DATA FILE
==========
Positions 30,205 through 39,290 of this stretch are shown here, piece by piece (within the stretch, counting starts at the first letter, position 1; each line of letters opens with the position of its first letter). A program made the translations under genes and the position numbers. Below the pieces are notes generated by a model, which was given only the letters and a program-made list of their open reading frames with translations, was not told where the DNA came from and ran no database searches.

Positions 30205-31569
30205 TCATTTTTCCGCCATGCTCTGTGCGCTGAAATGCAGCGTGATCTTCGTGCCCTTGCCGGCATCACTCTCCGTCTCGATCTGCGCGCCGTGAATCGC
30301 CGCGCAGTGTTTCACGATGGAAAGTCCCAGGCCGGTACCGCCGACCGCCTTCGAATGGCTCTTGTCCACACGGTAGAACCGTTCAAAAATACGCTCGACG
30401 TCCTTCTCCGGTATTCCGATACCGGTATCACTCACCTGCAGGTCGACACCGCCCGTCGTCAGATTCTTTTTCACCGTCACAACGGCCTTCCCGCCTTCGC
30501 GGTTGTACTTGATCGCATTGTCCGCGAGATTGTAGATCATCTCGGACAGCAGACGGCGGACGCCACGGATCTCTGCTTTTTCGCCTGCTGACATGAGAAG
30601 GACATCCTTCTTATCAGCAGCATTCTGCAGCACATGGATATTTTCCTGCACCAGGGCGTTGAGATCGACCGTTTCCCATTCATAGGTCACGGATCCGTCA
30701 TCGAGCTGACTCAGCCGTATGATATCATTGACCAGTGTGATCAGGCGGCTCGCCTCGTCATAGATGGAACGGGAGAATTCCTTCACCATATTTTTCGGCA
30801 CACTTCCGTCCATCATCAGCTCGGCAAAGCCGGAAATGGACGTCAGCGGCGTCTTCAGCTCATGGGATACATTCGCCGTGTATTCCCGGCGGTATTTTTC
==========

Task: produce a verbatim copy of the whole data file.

Positions 30,205 through 39,290 of this stretch are shown here, piece by piece (within the stretch, counting starts at the first letter, position 1; each line of letters opens with the position of its first letter). A program made the translations under genes and the position numbers. Below the pieces are notes generated by a model, which was given only the letters and a program-made list of their open reading frames with translations, was not told where the DNA came from and ran no database searches.

Positions 30205-31569
30205 TCATTTTTCCGCCATGCTCTGTGCGCTGAAATGCAGCGTGATCTTCGTGCCCTTGCCGGCATCACTCTCCGTCTCGATCTGCGCGCCGTGAATCGC
30301 CGCGCAGTGTTTCACGATGGAAAGTCCCAGGCCGGTACCGCCGACCGCCTTCGAATGGCTCTTGTCCACACGGTAGAACCGTTCAAAAATACGCTCGACG
30401 TCCTTCTCCGGTATTCCGATACCGGTATCACTCACCTGCAGGTCGACACCGCCCGTCGTCAGATTCTTTTTCACCGTCACAACGGCCTTCCCGCCTTCGC
30501 GGTTGTACTTGATCGCATTGTCCGCGAGATTGTAGATCATCTCGGACAGCAGACGGCGGACGCCACGGATCTCTGCTTTTTCGCCTGCTGACATGAGAAG
30601 GACATCCTTCTTATCAGCAGCATTCTGCAGCACATGGATATTTTCCTGCACCAGGGCGTTGAGATCGACCGTTTCCCATTCATAGGTCACGGATCCGTCA
30701 TCGAGCTGACTCAGCCGTATGATATCATTGACCAGTGTGATCAGGCGGCTCGCCTCGTCATAGATGGAACGGGAGAATTCCTTCACCATATTTTTCGGCA
30801 CACTTCCGTCCATCATCAGCTCGGCAAAGCCGGAAATGGACGTCAGCGGCGTCTTCAGCTCATGGGATACATTCGCCGTGTATTCCCGGCGGTATTTTTC